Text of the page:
Syria faces ferocious wave of terrorism

Updated: 2014-12-02 10:23


  Print Mail Large Medium  Small 分享按钮 0

DAMASCUS -- Syria's Minister of Justice Najm al-Ahmad said Monday that his country is facing a ferocious wave of terrorism, warning of the repercussions of such terrorism on the international community.

"We say that today we are facing the most ferocious terrorism and Syria is fighting it with all of its political and military capability," the minister told Xinhua on Monday.

The minister made the remarks at the sideline of the International Conference for Combating Terrorism and Religious Extremism, which was held in the capital Damascus on Sunday and Monday with the participation of politicians and activists from 25 Arab and foreign countries.

The conference aimed at figuring out criteria for confronting the growing threats of terrorism.

Al-Ahmad said the conference was a "legal and professional" one that aims to find legal criteria to face the dangerous terrorism whose repercussions are threatening the international community as a whole.

The minister, meanwhile, took a swipe at the countries that support the terrorism in Syria, saying "the terrorism has no borders or home and thus what has been exported to us of this terrorism will surely rebound on those who sent it one way or another."

He stressed that the cooperation with the Syrian government in the fight against terrorism is "important."

"The cooperation on fighting terrorism with the Syrian government is extremely important to get rid of the terrorism and protect other countries from its repercussions," he said.

Participants at the conference affirmed that combating terrorism should be taken on the international level through the UN without interfering in the domestic affairs of any state under the pretext of fighting terrorism, or interpreting the UN's resolutions selectively.

In a final statement, the participants called on establishing an international popular court located in Damascus.

They also affirmed that the siege imposed on some countries for political reasons, like Syria and Gaza Strip, is considered as "a terrorism act."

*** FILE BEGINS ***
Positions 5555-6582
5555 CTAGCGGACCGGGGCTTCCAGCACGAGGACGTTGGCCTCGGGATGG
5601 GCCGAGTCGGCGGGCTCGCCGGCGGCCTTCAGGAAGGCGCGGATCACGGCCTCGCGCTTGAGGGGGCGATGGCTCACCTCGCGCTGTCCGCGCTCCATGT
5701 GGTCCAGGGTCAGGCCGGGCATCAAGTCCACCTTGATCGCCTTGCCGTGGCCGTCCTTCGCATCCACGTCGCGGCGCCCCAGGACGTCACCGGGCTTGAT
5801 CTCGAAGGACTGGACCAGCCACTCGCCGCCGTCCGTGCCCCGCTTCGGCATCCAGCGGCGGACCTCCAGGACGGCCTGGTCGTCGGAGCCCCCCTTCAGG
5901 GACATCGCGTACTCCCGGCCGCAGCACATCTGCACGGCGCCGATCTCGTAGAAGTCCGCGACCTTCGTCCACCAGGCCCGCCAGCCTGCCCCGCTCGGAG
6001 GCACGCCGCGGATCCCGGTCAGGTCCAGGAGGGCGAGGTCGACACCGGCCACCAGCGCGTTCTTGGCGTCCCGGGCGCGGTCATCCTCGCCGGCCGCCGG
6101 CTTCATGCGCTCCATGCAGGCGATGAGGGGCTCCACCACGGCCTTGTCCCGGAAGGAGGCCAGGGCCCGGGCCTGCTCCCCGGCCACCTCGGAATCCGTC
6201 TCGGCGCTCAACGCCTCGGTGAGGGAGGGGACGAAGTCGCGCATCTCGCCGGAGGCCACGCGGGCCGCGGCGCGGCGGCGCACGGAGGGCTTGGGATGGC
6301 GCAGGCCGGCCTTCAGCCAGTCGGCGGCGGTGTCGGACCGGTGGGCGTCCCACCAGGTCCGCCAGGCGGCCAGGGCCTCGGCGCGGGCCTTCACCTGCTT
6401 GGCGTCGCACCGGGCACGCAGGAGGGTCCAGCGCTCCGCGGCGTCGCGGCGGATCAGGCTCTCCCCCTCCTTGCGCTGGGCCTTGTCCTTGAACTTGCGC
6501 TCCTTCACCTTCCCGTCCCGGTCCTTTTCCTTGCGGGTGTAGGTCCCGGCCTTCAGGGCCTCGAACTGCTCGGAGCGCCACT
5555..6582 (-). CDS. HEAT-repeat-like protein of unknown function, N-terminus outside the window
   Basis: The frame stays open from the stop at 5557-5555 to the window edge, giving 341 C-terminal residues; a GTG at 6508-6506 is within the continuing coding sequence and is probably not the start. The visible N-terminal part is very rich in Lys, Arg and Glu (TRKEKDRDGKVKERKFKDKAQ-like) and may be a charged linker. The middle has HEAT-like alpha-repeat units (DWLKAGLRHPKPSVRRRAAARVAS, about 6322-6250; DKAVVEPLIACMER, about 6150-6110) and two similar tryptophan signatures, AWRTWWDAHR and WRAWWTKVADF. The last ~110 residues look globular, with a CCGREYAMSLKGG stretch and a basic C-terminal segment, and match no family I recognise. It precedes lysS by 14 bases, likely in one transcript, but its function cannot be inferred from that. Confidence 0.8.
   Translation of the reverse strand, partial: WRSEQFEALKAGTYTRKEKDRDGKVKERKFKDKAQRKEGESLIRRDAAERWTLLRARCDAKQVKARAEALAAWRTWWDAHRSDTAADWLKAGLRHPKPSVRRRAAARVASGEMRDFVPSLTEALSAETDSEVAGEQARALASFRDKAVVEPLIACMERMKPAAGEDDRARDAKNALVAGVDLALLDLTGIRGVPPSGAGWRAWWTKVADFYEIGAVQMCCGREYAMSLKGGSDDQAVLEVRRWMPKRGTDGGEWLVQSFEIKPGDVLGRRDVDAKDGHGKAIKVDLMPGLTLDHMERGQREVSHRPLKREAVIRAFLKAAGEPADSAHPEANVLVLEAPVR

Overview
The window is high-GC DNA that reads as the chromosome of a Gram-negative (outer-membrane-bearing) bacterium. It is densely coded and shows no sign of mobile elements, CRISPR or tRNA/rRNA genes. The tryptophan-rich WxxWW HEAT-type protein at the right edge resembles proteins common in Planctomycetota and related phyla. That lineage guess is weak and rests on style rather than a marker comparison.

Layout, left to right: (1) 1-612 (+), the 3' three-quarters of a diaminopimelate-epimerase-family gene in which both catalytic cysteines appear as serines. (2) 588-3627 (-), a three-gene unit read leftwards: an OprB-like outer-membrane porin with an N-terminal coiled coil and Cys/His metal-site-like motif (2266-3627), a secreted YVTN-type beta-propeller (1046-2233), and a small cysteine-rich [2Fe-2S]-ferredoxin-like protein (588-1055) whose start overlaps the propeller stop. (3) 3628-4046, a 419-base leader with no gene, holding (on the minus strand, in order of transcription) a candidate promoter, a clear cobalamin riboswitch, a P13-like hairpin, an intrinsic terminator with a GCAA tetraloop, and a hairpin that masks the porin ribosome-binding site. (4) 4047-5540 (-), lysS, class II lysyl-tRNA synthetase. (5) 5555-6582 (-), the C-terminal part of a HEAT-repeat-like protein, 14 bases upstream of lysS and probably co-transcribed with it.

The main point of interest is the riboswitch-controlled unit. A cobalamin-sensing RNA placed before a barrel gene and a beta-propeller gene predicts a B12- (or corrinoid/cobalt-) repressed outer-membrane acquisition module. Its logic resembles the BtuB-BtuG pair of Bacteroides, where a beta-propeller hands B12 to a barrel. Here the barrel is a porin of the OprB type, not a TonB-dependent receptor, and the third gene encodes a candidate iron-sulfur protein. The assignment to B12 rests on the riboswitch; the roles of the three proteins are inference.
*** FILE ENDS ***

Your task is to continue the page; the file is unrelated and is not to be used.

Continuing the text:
The participants pointed out that the unilateral sanctions imposed on Syria by the US and European Union are illegal and violate the international law, calling for lifting them.

Jamal Zahran, an Egyptian university professor, told Xinhua that "the message of this conference is for building a social base in a bid to decisively confront the terrorism. We cannot afford to waste time, we need to confront terrorism in order for the Arab region to live peacefully far from this terrorist bogeyman."

For his part, Elia Sheranov, a Russian humanitarian activist, demanded the international community and the United Nations specifically to bring the countries responsible for supporting terrorism to justice.

The Syrian government has for long claimed that the country was subject to a foreign-backed terrorism, citing the large flow of jihadists into Syria via neighboring countries.

The Syrian army has been engaged in deadly battles with the Islamic State (IS) militants and the al-Qaida-affiliated Nusra Front, both designated as terrorist organizations.

After acknowledging the threats of terrorism in the region, the US and other allies have unleashed airstrikes against the extremist groups' positions in northern and eastern Syria.

Still, the strikes have done little to stem the momentum of those extremist groups.